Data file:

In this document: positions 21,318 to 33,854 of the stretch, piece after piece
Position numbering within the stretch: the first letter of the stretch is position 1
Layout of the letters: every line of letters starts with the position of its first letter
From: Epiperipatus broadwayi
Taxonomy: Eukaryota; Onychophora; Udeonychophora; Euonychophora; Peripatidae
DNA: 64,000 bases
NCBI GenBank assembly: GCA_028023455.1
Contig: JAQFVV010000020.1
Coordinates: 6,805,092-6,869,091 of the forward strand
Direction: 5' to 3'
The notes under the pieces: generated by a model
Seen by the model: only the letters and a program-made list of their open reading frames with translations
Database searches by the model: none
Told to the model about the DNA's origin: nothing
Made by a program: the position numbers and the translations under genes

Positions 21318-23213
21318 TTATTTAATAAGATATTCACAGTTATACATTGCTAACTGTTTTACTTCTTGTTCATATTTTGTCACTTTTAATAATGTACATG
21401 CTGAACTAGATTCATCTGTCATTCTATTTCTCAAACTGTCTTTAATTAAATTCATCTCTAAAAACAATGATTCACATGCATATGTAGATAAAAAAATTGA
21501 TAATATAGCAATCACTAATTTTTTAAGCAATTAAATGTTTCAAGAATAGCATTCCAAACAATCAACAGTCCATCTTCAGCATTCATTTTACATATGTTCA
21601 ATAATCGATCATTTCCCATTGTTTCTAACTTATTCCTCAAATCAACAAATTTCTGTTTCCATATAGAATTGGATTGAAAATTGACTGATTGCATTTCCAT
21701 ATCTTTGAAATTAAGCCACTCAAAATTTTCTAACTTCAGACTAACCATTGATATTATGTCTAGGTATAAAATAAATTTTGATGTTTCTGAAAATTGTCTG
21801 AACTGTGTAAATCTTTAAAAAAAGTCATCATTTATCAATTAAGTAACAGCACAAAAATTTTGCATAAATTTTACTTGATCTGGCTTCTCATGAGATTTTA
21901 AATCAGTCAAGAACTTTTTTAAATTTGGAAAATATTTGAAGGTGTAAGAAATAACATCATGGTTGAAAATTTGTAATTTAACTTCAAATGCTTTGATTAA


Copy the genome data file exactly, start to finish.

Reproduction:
In this document: positions 21,318 to 33,854 of the stretch, piece after piece
Position numbering within the stretch: the first letter of the stretch is position 1
Layout of the letters: every line of letters starts with the position of its first letter
From: Epiperipatus broadwayi
Taxonomy: Eukaryota; Onychophora; Udeonychophora; Euonychophora; Peripatidae
DNA: 64,000 bases
NCBI GenBank assembly: GCA_028023455.1
Contig: JAQFVV010000020.1
Coordinates: 6,805,092-6,869,091 of the forward strand
Direction: 5' to 3'
The notes under the pieces: generated by a model
Seen by the model: only the letters and a program-made list of their open reading frames with translations
Database searches by the model: none
Told to the model about the DNA's origin: nothing
Made by a program: the position numbers and the translations under genes

Positions 21318-23213
21318 TTATTTAATAAGATATTCACAGTTATACATTGCTAACTGTTTTACTTCTTGTTCATATTTTGTCACTTTTAATAATGTACATG
21401 CTGAACTAGATTCATCTGTCATTCTATTTCTCAAACTGTCTTTAATTAAATTCATCTCTAAAAACAATGATTCACATGCATATGTAGATAAAAAAATTGA
21501 TAATATAGCAATCACTAATTTTTTAAGCAATTAAATGTTTCAAGAATAGCATTCCAAACAATCAACAGTCCATCTTCAGCATTCATTTTACATATGTTCA
21601 ATAATCGATCATTTCCCATTGTTTCTAACTTATTCCTCAAATCAACAAATTTCTGTTTCCATATAGAATTGGATTGAAAATTGACTGATTGCATTTCCAT
21701 ATCTTTGAAATTAAGCCACTCAAAATTTTCTAACTTCAGACTAACCATTGATATTATGTCTAGGTATAAAATAAATTTTGATGTTTCTGAAAATTGTCTG
21801 AACTGTGTAAATCTTTAAAAAAAGTCATCATTTATCAATTAAGTAACAGCACAAAAATTTTGCATAAATTTTACTTGATCTGGCTTCTCATGAGATTTTA
21901 AATCAGTCAAGAACTTTTTTAAATTTGGAAAATATTTGAAGGTGTAAGAAATAACATCATGGTTGAAAATTTGTAATTTAACTTCAAATGCTTTGATTAA